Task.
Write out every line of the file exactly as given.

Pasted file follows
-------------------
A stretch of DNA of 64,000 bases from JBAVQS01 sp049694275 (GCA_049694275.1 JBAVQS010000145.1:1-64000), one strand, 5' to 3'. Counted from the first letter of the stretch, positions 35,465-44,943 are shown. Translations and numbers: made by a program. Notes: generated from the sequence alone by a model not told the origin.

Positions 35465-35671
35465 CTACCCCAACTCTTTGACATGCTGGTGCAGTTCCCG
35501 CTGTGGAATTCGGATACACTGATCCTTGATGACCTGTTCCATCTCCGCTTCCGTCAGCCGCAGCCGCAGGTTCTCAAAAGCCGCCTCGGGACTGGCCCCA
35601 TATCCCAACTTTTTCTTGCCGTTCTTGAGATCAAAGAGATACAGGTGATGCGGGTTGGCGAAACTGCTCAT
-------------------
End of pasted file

A stretch of DNA of 64,000 bases from JBAVQS01 sp049694275 (GCA_049694275.1 JBAVQS010000145.1:1-64000), one strand, 5' to 3'. Counted from the first letter of the stretch, positions 35,465-44,943 are shown. Translations and numbers: made by a program. Notes: generated from the sequence alone by a model not told the origin.

Positions 35465-35671
35465 CTACCCCAACTCTTTGACATGCTGGTGCAGTTCCCG
35501 CTGTGGAATTCGGATACACTGATCCTTGATGACCTGTTCCATCTCCGCTTCCGTCAGCCGCAGCCGCAGGTTCTCAAAAGCCGCCTCGGGACTGGCCCCA
35601 TATCCCAACTTTTTCTTGCCGTTCTTGAGATCAAAGAGATACAGGTGATGCGGGTTGGCGAAACTGCTCAT